The aim of this study was to assess occurrence of Clostridium botulinum and Clostridium perfringens in honey samples from Kazakhstan. Analyses were carried out using a set of PCR methods for identification of anaerobic bacteria, and detection of toxin genes of C. botulinum [...] Read more.
The aim of this study was to assess occurrence of Clostridium botulinum and Clostridium perfringens in honey samples from Kazakhstan. Analyses were carried out using a set of PCR methods for identification of anaerobic bacteria, and detection of toxin genes of C. botulinum and C. perfringens. Among 197 samples, C. botulinum was noticed in only one (0.5%). The isolated strain of this pathogen showed the presence of the bont/A and ntnh genes. C. perfringens strains were isolated from 18 (9%) samples, and mPCR (multiplex PCR) analysis led to them all being classified as toxin type A with the ability to produce α toxin. Sequence analysis of 16S rDNA genes showed occurrence in 4 samples of other anaerobes related to C. botulinum, which were C. sporogenes and C. beijerinckii strains. C. botulinum prevalence in honey samples from Kazakhstan in comparison to the prevalence in samples collected from the other regions seems to be less. The highest prevalence of Clostridium sp. was noticed in the East Kazakhstan province. Our study is the first survey on BoNT-producing clostridia and C. perfringens prevalence in Kazakh honey. Full article
(This article belongs to the Special Issue New Challenges in Foodborne Botulism Outbreaks)
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Review

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Open AccessReview
Rapid Detection of Botulinum Neurotoxins—A Review
Toxins 2019, 11(7), 418; https://doi.org/10.3390/toxins11070418 - 17 Jul 2019
Cited by 1
Abstract
A toxin is a poisonous substance produced within living cells or organisms. One of the most potent groups of toxins currently known are the Botulinum Neurotoxins (BoNTs). These are so deadly that as little as 62 ng could kill an average human; to [...] Read more.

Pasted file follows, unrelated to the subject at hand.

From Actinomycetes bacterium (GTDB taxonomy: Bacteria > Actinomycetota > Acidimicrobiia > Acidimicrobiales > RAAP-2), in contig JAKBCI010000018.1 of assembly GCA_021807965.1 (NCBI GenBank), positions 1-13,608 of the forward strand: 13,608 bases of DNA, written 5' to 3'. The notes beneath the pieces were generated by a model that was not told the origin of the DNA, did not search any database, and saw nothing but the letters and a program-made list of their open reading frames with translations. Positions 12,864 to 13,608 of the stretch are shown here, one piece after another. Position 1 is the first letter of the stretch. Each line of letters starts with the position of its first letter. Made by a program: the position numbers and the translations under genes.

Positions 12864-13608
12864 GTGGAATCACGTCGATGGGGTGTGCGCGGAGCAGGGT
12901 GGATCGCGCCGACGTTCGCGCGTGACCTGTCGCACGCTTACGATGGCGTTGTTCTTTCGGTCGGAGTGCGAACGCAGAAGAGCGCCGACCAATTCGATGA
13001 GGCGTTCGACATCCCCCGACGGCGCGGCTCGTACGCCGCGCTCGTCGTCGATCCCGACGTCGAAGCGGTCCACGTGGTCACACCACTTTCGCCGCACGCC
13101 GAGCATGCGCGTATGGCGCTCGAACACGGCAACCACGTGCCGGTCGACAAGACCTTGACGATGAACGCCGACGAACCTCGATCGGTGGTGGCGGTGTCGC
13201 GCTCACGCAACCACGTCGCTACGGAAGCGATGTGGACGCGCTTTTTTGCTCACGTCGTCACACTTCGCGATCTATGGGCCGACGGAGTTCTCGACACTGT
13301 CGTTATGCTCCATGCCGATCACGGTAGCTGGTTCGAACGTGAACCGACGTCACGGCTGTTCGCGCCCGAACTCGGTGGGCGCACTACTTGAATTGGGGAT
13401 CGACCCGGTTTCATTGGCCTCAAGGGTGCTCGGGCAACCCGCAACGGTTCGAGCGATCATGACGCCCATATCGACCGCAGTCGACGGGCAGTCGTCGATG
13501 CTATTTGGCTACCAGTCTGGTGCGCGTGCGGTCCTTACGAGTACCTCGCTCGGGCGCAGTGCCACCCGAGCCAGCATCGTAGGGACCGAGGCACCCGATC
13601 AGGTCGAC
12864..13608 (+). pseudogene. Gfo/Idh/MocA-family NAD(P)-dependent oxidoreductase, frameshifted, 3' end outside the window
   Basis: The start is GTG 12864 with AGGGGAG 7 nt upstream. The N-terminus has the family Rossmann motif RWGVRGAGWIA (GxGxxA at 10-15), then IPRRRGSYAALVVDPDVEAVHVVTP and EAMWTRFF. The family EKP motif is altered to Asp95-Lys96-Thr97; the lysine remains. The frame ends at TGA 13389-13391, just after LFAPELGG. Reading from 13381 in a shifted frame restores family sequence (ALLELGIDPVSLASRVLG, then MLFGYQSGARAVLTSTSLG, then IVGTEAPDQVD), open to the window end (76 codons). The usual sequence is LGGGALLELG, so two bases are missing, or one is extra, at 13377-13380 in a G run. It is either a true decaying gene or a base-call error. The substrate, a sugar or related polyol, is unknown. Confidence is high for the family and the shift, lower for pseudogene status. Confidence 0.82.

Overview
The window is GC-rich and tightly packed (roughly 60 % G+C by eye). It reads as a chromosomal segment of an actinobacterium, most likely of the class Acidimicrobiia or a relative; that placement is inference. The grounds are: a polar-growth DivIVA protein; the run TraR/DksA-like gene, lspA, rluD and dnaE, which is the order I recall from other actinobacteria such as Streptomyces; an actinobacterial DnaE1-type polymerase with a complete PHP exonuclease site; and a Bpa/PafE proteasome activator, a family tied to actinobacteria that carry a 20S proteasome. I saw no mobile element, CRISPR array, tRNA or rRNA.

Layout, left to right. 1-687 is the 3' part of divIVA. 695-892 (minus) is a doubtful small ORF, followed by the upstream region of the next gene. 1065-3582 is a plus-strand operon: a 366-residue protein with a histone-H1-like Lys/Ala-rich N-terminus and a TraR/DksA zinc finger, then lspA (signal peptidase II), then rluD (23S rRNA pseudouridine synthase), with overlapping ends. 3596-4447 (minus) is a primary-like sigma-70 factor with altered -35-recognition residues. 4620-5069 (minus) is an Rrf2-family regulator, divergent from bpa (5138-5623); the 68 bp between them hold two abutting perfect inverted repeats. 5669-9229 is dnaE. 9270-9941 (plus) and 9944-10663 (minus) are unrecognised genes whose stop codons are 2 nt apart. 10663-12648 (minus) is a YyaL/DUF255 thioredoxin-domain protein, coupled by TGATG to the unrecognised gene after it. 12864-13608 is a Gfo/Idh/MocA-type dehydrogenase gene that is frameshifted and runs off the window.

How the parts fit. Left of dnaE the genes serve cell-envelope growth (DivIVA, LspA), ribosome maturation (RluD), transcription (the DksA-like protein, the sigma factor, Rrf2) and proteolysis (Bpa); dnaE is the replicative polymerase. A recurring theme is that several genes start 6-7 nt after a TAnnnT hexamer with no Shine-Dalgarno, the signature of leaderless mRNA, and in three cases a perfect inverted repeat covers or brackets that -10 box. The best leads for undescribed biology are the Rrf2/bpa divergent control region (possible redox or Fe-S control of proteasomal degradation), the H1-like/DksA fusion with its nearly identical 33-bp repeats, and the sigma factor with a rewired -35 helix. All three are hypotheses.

A toxin is a poisonous substance produced within living cells or organisms. One of the most potent groups of toxins currently known are the Botulinum Neurotoxins (BoNTs). These are so deadly that as little as 62 ng could kill an average human; to put this into context that is approximately 200,000 × less than the weight of a grain of sand. The extreme toxicity of BoNTs leads to the need for methods of determining their concentration at very low levels of sensitivity. Currently the mouse bioassay is the most widely used detection method monitoring the activity of the toxin; however, this assay is not only lengthy, it also has both cost and ethical issues due to the use of live animals. This review focuses on detection methods both existing and emerging that remove the need for the use of animals and will look at three areas; speed of detection, sensitivity of detection and finally cost. The assays will have wide reaching interest, ranging from the pharmaceutical/clinical industry for production quality management or as a point of care sensor in suspected cases of botulism, the food industry as a quality control measure, to the military, detecting BoNT that has been potentially used as a bio warfare agent. Full article
(This article belongs to the Special Issue New Challenges in Foodborne Botulism Outbreaks)